Insect saliva plays an important role in modulation of plant-insect interactions. Although this area of research has generated much attention in recent years, mechanisms of how saliva affects plant responses remain poorly understood. To address this void, the present study investigated the impact of the brown planthopper (Nilaparvata lugens, Stal; hereafter BPH) salivary gland extract (SGE) on rice (Oryza sativa) systemic responses at the mRNA level. Differentially expressed rice mRNAs were generated through suppression subtractive hybridization (SSH) and classified into six functional groups. Those with the most representatives were from the primary metabolism (28%), signaling-defense (22%) and transcription-translation-regulation group (16%). To validate SSH library results, six genes were further analyzed by One-Step Real-Time Reverse Transcriptase-PCR. Five of these genes exhibited up-regulation levels of more than 150% of those in the control group in at least one post-application time point. Results of this study allow assignment of at least two putative roles of BPH saliva: First, application of SGE induces immediate systemic responses at the mRNA level, suggesting that altering of the rice transcriptome at sites distant to hoppers feeding locations may play an important role in BPH-rice interactions. Second, 58% of SGE-responsive up-regulated genes have a secondary function associated with senescence, a process characterized by remobilization of nutrients. This suggests that BPH salivary secretions may reprogram the rice transcriptome for nutritional enhancement. When these findings are translated onto 'whole plant' scale, they indicate that BPH saliva may play the 'wise investment' role of 'minimum input today, maximum output tomorrow'.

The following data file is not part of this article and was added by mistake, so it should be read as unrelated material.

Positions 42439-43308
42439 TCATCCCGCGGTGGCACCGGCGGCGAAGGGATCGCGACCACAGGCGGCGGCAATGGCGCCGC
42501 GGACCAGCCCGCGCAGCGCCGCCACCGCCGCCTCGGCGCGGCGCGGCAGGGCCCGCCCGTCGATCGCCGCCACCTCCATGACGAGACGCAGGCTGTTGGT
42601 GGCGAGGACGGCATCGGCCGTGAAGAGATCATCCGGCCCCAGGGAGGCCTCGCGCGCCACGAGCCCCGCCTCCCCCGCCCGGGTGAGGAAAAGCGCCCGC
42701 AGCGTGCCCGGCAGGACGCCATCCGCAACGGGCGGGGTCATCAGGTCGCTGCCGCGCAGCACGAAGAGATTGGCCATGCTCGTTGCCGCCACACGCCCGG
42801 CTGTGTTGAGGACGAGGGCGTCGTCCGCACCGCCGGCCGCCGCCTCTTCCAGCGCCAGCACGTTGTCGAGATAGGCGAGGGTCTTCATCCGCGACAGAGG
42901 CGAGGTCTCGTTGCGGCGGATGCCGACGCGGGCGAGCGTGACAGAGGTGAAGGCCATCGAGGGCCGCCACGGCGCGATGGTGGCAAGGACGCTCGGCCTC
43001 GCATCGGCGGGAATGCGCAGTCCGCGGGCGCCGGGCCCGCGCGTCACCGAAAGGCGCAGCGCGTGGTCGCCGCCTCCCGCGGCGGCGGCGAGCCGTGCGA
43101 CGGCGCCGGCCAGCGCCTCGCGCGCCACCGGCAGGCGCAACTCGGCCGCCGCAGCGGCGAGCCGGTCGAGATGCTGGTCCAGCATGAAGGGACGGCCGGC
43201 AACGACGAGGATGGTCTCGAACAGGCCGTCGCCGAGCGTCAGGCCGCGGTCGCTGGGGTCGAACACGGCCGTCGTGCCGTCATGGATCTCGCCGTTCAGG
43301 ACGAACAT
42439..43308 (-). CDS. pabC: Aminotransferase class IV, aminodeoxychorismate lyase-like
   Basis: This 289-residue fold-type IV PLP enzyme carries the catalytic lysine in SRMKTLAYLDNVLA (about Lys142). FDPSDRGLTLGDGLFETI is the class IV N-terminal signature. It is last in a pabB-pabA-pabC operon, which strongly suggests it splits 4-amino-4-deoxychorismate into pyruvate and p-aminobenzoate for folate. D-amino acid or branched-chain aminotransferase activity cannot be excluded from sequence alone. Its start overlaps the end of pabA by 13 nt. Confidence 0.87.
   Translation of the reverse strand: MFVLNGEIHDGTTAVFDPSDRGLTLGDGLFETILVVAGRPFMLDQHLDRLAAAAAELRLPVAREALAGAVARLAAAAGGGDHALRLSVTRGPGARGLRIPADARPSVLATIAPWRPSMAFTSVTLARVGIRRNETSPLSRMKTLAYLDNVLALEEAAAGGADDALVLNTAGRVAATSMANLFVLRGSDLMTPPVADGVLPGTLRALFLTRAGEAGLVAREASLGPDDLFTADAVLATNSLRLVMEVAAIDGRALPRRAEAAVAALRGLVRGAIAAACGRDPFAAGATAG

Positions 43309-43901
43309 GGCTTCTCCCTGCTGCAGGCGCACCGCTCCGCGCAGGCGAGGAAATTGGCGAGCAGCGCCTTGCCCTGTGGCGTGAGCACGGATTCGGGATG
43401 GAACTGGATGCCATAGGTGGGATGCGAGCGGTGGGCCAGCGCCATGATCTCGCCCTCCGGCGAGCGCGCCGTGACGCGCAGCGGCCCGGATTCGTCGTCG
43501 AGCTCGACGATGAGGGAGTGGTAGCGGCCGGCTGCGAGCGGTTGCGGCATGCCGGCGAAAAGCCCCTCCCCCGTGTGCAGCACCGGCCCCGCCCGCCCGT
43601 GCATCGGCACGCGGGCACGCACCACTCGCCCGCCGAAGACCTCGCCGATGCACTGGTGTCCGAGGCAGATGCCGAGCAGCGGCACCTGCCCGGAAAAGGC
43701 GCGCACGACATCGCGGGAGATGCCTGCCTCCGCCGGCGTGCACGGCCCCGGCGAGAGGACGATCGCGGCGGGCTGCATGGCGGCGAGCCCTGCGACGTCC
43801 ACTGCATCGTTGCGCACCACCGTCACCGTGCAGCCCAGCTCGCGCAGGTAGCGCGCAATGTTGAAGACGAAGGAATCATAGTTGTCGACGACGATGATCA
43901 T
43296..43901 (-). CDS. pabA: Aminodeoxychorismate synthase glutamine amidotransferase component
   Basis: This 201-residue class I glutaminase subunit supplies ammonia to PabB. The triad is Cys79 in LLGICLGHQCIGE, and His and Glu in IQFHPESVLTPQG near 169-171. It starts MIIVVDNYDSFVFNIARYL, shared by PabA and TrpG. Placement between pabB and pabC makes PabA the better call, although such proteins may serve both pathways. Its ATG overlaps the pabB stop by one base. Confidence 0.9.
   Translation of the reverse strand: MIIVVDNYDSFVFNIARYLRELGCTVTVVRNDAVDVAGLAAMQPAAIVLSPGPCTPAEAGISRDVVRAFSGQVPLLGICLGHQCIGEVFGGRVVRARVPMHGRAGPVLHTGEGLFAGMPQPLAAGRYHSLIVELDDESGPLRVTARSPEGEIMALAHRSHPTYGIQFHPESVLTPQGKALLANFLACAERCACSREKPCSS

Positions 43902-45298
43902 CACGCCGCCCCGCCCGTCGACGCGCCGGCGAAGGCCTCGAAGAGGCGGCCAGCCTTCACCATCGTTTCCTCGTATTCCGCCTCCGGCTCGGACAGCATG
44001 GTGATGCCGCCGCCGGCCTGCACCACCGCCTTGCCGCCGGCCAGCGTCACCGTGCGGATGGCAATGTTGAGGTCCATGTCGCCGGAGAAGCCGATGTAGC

Petrova, A., & Smith, C. M. (2015). Application of brown planthopper salivary gland extract to rice plants induces systemic host mRNA patterns associated with nutrient remobilization. PLoS ONE, 10(12). https://doi.org/10.1371/journal.pone.0141769